Aligning Your CompanyBy Bill & Chris Sitter
Article Date: 04-01-2009
Copyright(C) 2009 Associated Equipment Distributors. All Rights Reserved.
When properly tuned for maximum results in your market, the dealer's people and mission-in-action together drive successful outcomes.
If your back were out of whack you’d probably seek a good chiropractor who would assess your problem and adjust or align you so you could once again perform at your best. The same need applies to an AED dealer or OEM who feels their company may not have all the parts working in sync.
In boom times almost all companies did “okay” even if their operations were not really finely tuned organizations “hitting on all cylinders.” But in these very challenging times there is simply no room for errors, slack or misalignment. So what can industry leaders do to survive today, while positioning for long-term growth?
Most top performing companies have a mission statement that explains their reasons for existence. Hopefully, the mission is clearly understood by employees as well customers. So we suggest that leaders review their mission messages to be sure they accurately portray what the enterprise seeks to accomplish in 2009 and beyond. This is a time for an objective examination to make sure you are not communicating an out-of-date statement that reflects what your dealership did 30 years ago. This seems pretty basic because it is! But without a clear target, how can a leader focus her/his resources to achieve desired results – particularly in times like these?
Markets may well have changed over time, so a ground-up evaluation of your markets, including special new niche opportunities, should involve the dealership’s leadership team and should draw input from field sales and marketing personnel. Do not be surprised if this leads to the realization that your present product offerings (or at least the models you have stressed in the past) do not align with what your customers now want to rent, lease or purchase.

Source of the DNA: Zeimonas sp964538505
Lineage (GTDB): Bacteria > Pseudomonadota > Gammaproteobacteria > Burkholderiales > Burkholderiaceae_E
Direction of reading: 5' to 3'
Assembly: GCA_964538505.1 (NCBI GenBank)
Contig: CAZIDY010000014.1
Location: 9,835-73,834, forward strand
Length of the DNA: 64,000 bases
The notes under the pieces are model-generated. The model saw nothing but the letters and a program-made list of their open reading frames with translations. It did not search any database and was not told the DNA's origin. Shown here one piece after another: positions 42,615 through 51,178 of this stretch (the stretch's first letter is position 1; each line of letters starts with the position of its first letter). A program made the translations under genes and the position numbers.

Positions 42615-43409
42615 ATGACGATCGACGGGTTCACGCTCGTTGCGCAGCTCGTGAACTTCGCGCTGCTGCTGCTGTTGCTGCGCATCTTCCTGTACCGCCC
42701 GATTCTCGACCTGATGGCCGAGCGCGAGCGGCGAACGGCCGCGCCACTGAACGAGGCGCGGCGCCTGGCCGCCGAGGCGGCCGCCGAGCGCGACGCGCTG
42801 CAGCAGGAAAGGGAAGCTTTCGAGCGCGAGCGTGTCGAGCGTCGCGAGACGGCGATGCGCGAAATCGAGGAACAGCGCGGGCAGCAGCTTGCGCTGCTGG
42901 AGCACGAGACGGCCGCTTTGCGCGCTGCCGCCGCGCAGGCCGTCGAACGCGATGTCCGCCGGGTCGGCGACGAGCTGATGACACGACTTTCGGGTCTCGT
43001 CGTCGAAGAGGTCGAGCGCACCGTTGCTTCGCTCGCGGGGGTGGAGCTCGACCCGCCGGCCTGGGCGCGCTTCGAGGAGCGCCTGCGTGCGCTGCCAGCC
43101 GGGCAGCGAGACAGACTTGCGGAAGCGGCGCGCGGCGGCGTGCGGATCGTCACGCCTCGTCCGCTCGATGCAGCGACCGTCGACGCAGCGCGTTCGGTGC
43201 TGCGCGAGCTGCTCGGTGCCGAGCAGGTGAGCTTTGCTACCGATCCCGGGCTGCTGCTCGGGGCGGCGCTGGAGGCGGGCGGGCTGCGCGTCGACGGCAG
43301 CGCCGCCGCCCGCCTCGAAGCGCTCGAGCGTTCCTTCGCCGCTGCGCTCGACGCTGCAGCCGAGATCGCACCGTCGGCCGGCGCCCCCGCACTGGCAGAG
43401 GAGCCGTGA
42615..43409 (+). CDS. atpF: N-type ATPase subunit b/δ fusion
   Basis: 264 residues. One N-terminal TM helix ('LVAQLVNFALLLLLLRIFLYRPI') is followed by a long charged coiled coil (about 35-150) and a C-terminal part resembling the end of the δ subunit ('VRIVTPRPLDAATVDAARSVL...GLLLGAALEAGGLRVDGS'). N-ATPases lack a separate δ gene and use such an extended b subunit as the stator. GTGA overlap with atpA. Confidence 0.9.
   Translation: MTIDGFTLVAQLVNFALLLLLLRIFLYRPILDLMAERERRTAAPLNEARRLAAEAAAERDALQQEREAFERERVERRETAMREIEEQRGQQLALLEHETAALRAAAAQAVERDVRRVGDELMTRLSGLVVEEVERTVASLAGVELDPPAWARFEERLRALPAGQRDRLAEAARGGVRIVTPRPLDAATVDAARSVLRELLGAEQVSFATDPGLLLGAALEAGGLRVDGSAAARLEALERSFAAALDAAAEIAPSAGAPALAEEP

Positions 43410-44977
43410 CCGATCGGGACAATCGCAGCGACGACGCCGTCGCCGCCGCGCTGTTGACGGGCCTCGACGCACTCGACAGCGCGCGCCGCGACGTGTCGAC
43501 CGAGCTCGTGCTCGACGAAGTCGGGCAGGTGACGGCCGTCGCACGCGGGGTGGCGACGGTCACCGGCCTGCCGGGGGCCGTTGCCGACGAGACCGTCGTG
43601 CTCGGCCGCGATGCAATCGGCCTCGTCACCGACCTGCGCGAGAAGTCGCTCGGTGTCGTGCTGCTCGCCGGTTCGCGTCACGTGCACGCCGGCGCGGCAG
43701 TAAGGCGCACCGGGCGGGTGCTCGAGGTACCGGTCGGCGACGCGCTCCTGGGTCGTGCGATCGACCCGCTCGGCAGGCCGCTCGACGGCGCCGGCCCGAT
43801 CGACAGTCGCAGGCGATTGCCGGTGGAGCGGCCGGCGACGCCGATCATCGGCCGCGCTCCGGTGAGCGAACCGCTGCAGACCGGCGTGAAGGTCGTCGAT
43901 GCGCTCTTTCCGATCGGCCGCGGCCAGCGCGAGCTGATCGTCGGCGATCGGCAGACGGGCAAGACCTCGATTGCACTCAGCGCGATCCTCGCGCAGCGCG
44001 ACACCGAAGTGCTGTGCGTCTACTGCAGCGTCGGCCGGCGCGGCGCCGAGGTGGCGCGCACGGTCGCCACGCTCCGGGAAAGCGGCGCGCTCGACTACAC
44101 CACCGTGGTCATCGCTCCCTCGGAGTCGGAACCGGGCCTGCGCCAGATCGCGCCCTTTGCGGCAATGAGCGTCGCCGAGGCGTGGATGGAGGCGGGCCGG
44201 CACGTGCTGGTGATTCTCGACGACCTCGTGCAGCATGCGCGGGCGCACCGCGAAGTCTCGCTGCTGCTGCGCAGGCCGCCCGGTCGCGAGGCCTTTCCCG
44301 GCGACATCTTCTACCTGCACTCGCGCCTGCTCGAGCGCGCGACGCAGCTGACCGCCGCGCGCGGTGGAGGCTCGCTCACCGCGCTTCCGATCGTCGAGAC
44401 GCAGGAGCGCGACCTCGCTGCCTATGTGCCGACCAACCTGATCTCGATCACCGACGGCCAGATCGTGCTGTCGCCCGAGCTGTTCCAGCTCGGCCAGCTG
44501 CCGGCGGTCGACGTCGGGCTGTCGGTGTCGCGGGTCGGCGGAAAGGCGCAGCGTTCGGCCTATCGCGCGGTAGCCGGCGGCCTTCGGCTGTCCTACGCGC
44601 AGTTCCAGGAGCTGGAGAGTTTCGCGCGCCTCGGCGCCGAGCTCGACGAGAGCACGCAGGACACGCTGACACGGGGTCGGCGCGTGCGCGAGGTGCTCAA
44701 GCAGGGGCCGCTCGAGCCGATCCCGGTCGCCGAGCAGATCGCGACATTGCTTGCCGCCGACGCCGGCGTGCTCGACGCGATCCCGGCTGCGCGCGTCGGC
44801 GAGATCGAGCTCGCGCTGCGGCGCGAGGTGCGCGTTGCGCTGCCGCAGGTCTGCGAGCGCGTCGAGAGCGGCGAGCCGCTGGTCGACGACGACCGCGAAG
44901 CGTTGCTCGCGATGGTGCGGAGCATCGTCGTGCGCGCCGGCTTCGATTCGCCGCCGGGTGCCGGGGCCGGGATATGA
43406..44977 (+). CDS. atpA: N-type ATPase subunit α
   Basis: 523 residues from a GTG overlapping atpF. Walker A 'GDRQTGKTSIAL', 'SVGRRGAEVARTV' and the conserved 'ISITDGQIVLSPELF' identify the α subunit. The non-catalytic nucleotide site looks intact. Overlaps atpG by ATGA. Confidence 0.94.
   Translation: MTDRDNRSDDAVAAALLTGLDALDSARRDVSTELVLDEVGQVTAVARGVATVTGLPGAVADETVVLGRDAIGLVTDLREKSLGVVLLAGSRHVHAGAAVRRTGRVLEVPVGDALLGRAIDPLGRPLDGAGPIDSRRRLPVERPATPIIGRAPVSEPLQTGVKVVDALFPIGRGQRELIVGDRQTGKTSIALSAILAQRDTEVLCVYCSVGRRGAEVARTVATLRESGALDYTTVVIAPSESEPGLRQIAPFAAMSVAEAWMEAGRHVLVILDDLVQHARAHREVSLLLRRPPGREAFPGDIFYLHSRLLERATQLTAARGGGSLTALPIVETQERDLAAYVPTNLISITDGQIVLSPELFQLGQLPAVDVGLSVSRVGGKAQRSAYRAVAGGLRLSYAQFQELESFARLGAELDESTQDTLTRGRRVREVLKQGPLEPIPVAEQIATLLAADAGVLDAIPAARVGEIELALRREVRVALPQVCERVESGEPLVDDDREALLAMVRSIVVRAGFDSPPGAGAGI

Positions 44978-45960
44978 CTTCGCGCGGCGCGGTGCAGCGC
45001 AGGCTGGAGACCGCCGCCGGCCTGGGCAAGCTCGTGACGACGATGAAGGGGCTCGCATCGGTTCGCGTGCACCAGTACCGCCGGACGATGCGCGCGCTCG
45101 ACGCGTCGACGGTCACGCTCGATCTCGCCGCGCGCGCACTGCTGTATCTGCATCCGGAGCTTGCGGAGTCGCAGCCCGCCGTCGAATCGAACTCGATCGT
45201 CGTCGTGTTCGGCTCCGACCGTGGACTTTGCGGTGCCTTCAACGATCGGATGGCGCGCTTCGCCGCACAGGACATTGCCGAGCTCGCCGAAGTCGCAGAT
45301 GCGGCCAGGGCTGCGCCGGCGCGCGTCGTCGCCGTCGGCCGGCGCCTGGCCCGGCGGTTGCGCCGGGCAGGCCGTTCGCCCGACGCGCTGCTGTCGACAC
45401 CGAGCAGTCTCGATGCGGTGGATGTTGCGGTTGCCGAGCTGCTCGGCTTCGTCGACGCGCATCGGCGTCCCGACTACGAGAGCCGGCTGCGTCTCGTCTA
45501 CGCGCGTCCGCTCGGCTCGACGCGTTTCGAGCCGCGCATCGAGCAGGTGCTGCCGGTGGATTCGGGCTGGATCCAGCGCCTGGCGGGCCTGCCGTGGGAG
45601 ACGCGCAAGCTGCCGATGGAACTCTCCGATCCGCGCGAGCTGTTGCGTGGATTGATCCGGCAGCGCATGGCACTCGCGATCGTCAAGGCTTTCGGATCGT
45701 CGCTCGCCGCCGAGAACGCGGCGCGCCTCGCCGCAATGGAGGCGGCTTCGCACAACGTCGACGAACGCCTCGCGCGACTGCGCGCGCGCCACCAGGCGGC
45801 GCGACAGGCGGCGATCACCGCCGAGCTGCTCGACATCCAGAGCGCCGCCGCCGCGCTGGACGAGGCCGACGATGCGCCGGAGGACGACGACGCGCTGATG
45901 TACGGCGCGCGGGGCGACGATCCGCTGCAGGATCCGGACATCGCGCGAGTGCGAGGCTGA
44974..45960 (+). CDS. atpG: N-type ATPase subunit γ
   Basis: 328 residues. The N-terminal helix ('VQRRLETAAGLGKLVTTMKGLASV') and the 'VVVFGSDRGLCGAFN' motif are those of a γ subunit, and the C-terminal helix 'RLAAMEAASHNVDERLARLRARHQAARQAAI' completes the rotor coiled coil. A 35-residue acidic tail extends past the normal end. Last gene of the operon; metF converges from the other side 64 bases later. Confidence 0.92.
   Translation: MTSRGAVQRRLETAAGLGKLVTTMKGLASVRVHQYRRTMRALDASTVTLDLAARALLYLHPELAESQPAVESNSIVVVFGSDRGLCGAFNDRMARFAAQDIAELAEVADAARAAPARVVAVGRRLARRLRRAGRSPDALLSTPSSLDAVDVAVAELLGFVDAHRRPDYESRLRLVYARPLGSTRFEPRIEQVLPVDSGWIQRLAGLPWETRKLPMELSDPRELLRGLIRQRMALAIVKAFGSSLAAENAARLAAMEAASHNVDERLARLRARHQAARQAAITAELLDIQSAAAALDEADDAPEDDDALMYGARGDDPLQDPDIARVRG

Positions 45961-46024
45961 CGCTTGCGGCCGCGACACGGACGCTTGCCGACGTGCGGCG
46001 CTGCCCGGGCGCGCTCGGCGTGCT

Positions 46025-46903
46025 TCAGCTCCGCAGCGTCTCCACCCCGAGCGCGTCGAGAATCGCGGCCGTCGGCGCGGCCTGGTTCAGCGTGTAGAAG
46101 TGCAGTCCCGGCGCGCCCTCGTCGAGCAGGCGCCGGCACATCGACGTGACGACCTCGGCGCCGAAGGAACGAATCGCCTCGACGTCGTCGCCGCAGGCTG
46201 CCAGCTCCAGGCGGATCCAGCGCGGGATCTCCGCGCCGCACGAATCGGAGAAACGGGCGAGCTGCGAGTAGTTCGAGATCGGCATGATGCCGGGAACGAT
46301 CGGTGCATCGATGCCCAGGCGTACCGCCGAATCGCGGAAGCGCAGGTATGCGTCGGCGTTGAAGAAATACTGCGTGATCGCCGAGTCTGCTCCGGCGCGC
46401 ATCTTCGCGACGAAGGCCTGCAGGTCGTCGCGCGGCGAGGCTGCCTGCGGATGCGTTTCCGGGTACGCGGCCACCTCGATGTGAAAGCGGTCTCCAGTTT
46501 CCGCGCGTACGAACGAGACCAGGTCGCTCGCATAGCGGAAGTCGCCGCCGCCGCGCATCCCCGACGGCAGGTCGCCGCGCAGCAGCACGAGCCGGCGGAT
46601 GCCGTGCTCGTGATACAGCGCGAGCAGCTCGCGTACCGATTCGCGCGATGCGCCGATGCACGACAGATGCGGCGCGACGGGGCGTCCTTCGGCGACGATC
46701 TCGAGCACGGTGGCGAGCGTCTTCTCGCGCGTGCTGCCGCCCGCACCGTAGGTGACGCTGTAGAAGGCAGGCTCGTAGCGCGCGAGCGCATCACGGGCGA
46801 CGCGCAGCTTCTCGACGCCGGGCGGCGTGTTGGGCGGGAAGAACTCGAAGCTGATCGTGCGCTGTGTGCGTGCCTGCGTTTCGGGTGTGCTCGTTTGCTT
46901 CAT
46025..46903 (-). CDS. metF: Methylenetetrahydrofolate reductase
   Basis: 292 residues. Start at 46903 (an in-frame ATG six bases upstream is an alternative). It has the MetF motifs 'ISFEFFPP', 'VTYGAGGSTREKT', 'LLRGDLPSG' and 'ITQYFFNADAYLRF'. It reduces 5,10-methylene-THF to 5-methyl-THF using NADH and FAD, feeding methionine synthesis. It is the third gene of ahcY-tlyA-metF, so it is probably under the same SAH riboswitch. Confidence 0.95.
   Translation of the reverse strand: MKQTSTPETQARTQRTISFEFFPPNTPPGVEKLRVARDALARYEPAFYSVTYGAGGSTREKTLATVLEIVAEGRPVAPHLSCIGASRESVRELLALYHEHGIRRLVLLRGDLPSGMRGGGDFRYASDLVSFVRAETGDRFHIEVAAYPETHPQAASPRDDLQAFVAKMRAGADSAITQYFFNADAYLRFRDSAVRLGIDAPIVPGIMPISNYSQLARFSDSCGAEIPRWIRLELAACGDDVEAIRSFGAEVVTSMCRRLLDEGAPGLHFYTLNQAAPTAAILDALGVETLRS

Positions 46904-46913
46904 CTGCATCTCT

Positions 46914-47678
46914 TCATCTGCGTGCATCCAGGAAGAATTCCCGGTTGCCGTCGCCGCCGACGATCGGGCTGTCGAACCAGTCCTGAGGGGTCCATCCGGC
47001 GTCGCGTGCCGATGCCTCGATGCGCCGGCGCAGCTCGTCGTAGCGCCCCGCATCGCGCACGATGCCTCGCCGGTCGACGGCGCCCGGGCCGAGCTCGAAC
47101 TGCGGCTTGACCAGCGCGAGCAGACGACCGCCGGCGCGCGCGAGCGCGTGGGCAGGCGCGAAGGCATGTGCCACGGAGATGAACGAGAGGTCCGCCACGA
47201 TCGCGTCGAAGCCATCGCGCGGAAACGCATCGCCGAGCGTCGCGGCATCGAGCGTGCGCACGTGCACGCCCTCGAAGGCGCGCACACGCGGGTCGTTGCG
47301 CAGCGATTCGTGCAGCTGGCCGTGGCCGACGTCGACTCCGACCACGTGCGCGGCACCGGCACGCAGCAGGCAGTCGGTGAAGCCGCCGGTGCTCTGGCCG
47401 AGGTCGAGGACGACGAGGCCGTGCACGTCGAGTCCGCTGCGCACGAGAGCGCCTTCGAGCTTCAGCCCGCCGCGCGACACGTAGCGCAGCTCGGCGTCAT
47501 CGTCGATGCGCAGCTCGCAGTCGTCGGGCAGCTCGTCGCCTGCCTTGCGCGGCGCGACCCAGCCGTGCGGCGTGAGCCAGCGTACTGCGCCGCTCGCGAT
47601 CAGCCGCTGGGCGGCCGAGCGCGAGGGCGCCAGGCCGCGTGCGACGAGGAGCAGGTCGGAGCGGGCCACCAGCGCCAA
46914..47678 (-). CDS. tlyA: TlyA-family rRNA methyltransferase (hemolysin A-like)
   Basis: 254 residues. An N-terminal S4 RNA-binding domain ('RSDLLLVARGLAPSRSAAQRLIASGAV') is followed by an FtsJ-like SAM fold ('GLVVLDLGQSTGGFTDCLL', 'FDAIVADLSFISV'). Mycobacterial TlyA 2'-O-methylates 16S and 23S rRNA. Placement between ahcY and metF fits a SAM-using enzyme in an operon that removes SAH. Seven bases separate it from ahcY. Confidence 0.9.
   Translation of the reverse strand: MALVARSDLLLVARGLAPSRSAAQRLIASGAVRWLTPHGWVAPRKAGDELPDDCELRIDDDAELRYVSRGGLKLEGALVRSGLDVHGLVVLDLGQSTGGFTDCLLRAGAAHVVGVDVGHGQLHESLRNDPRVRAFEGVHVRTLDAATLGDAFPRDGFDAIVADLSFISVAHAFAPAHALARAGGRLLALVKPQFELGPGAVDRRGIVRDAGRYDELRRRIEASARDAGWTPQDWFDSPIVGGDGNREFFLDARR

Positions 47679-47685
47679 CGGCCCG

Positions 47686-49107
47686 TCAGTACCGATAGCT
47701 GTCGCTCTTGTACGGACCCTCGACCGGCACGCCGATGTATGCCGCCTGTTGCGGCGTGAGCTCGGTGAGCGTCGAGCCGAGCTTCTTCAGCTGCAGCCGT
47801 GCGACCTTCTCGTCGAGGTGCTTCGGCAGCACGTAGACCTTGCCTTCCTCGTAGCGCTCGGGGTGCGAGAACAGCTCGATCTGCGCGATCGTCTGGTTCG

Organizational charts often go decades without review. Maybe we are too busy to restructure, or we think: “What worked for dad will work for me.” Well, if you’ve led your managers through the review of your real mission and through a comprehensive market analysis, you will most likely find the need to align your org chart to ensure that focus is placed on what you really want to accomplish: your mission and goals, and that your organization structure is in sync with your realistic and profitable market opportunities.
Slotting key people for mission-critical roles – this is our final and perhaps most pivotal alignment. In many cases you have already done this, or it may just have worked out the right way. However, in 30 years of executive search with dealers, rental companies and manufacturers, we have frequently encountered situations where the wrong person (not a bad person) was stuck in a key role they were not qualified for and/or did not even enjoy. In economic crunch times, companies absolutely must assess their talent and align it to fit the new org chart so that the revised mission statement, with its corresponding objectives, becomes reality. Think of your role like the baseball manager who modifies his player line-up based on the competitive environment, and don’t be afraid to make changes that will drive successful outcomes.
Well thought-out job descriptions (at JSA we call them position specifications) play an important role in helping an executive leadership team place qualified impact players in mission-critical positions. Once the mission, the markets and the org structure have been scrutinized and aligned, it is an excellent time to rethink each key job spec. This spec provides leaders with the necessary tool to objectively evaluate all internal and external candidates. If you feel our blank spec form can benefit your company, please call or e-mail us for a free copy of the “position specification and detail” template we use with every JSA client, on every retained executive search we conduct.
Chairman Bennett Closner’s column in this CED issue addresses today’s “Tough Choices” faced by AED dealer executives. We totally agree, and we sincerely hope that all readers will benefit from this refresher on alignment of mission, markets, org structure and people. You may need to hire a key “outsider” with special skills, and/or invest in special training from AED. One thing is for sure: 2009, with all its challenges, presents this industry with opportunities to assess, align, and position ourselves for long-term growth. Let’s all make the most of this opportunity.
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